How do we deal with the uncertainties and errors arising from using proxies? How do we make sure proxies seemingly innocuous characteristics that correlate with scientific and socially sensitive attributes such as aesthetic forms or political, religious, or techno- scientific beliefs, categories, complex data -sets such as on public opinion, personal and political preferences, and do not mislead us into reductive formalized models (validity, reliability, uncertainty, accuracy, interpretation) and perform as algorithms, or data that not only make decisions or predictions on passive representations but actively transform realities by constructing, modelling and testing. How do we ensure that the design challenges are met in the use of data proxies such as postal codes, names, or language concepts that do not introduce hidden human values or social bias or discriminate against certain types of people and might simulate, but fundamentally unreflectively transport political opinion, transform social encounters or aesthetic experiences? How do we evaluate judgments and interpretations based on proxies that introduce technological innovation, machine learning applications, or social theory?
Depending on views on ethics, law, aesthetics, and epistemology, the proxy problem in the philosophy of data-driven, digital, and algorithmic rationalities arises as the problem of how to understand and evaluate the role of formalized and digital technologies as proxies for human agency, communication, sociality, politics, and aesthetic experience in different contexts such as cyberspace, social networks, political and scientific institutions, and digital platforms. The concept of proxies can be examined through multiple lenses, including performative philosophy of technology, political representation, advocacy, and having a voice for groups of people taking up roles and speaking for others in political and theatre or court stages on the human social scale and beyond, which offer different perspectives on the use of proxies in communication and representation. In theatre, proxies are characters who act on behalf of another character or group of characters or symbols (the chorus for common sense or society), either by their own choice or by coercion. These characters can serve various functions, such as representing a community or a social group, challenging authority, exposing contradictions, or creating ambiguity.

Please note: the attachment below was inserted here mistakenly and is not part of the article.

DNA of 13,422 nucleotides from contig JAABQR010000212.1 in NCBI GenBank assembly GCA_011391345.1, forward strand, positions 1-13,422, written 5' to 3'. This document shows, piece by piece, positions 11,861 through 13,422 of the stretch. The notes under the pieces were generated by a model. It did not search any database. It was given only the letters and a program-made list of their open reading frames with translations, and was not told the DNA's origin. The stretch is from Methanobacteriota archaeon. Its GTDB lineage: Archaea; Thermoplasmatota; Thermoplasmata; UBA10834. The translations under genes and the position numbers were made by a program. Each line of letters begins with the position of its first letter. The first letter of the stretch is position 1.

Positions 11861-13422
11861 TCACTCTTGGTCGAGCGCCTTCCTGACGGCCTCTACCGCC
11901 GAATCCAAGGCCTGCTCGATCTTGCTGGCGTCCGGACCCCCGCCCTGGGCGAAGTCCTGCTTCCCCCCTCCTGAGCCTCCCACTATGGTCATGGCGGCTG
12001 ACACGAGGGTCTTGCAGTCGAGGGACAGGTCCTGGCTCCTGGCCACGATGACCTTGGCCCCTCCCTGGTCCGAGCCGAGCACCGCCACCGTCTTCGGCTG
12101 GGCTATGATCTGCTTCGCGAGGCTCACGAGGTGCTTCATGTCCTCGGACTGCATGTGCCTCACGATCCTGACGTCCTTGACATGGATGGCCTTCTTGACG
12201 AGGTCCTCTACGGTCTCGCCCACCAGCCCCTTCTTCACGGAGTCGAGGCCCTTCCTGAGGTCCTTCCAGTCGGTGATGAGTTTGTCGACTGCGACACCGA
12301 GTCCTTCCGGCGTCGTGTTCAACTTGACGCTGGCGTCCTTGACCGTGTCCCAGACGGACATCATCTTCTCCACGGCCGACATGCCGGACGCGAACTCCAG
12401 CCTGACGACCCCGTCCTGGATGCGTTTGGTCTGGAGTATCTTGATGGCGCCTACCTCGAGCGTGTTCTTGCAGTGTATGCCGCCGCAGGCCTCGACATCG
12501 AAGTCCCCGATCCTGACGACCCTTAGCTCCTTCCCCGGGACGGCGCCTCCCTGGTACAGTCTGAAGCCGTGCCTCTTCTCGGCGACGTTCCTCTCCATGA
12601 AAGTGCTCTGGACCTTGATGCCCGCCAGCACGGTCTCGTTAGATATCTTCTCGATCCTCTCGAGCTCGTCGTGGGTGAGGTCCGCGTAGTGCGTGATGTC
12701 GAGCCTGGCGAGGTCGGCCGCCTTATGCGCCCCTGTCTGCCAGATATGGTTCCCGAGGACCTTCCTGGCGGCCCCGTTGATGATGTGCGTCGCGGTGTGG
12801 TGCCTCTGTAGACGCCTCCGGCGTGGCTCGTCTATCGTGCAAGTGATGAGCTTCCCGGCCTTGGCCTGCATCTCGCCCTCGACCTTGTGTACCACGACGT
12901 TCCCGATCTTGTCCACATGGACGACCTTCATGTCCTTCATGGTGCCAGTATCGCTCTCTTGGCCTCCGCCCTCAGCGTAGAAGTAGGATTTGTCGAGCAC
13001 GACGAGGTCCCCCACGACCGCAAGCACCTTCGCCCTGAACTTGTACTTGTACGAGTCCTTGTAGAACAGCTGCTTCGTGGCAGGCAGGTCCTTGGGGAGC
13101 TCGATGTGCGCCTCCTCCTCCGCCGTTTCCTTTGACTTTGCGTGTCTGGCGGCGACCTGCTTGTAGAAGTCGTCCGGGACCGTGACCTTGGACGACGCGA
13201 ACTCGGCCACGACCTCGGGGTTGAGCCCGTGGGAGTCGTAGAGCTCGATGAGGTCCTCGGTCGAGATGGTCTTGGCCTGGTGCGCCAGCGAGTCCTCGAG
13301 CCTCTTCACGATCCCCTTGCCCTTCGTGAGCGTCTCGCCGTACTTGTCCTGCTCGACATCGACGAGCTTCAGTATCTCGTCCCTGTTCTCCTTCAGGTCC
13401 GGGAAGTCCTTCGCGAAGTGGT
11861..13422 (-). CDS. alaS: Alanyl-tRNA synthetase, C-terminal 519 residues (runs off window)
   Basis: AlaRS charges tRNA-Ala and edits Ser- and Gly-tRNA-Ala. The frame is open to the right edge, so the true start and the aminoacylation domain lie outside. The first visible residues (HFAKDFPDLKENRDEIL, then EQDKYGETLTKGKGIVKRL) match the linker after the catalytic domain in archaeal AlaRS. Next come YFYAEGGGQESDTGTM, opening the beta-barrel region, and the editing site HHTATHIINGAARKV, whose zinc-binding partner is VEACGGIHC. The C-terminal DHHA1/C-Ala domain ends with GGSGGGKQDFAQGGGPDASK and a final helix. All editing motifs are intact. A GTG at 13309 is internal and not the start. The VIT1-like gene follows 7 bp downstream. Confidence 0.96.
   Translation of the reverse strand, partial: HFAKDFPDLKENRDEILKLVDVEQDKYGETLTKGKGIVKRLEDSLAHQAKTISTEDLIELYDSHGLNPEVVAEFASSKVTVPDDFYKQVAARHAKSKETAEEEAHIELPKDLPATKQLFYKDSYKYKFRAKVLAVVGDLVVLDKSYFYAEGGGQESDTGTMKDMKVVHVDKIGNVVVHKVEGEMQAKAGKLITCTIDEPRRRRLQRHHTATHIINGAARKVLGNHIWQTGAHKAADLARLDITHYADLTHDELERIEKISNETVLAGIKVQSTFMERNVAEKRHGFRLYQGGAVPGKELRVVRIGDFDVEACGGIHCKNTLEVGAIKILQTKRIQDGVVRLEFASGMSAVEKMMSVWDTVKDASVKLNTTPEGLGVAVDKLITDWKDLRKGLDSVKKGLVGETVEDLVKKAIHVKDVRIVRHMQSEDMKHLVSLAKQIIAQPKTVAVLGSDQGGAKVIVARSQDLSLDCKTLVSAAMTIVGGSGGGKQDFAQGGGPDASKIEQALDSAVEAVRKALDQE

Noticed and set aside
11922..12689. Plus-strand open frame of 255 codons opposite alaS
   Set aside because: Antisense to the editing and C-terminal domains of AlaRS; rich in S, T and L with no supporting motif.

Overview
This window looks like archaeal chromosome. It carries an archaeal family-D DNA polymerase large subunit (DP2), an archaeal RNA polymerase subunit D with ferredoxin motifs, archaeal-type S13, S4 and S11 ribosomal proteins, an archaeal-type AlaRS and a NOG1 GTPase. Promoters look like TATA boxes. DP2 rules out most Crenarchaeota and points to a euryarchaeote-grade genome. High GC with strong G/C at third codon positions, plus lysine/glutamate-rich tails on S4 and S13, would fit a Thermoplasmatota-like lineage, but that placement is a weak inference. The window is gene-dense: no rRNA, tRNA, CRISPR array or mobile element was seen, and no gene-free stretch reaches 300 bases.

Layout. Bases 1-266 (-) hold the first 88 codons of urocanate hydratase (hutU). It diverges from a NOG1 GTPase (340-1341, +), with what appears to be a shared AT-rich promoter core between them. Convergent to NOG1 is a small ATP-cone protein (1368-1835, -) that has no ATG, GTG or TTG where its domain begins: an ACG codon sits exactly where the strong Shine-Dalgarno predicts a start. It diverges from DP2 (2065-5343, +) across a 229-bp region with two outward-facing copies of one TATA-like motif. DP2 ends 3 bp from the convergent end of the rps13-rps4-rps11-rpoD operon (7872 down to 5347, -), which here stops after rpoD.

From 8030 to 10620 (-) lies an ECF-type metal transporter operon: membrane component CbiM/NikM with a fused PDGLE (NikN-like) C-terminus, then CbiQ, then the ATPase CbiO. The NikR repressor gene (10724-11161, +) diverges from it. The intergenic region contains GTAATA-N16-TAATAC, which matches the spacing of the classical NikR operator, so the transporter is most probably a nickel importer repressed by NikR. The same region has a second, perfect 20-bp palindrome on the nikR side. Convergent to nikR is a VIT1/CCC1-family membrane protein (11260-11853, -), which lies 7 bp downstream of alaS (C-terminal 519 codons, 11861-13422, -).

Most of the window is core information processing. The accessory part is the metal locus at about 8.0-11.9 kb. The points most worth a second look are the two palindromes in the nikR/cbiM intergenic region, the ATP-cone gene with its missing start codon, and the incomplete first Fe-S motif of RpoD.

Proxies can mediate between different perspectives and interests, allowing for a more nuanced understanding of the world mediated by digital technologies such as machine learning and digital technologies using abstractions, data-driven applications, or human-like behaviour simulation. At the same time, proxies can also be seen as a form of manipulation or distortion, obscuring the true motives and intentions of the actors involved.
The concept of proxies offers a rich and multifaceted perspective on the intersection of data and formal sciences, culture (theatre), law, aesthetics, rhetoric, and technology, highlighting the role of (political, social, and personal) representation, simulation, and manipulation in aesthetic judgment and choice, public opinion, social and political discourse, and technological mediation.
Jorge Louçã (ISCTE-IUL) – From Science as explanation to Science for action: how data proxies can endanger diversity
Alexander M. Gerner (CFCUL/GI3) – Hacking into Avatars as Proxies: Towards a Philosophy of technology of digital substitution Author
Vinícius de Aguiar (CFCUL/GI3) – Epistemological Issues of Music Recommender Systems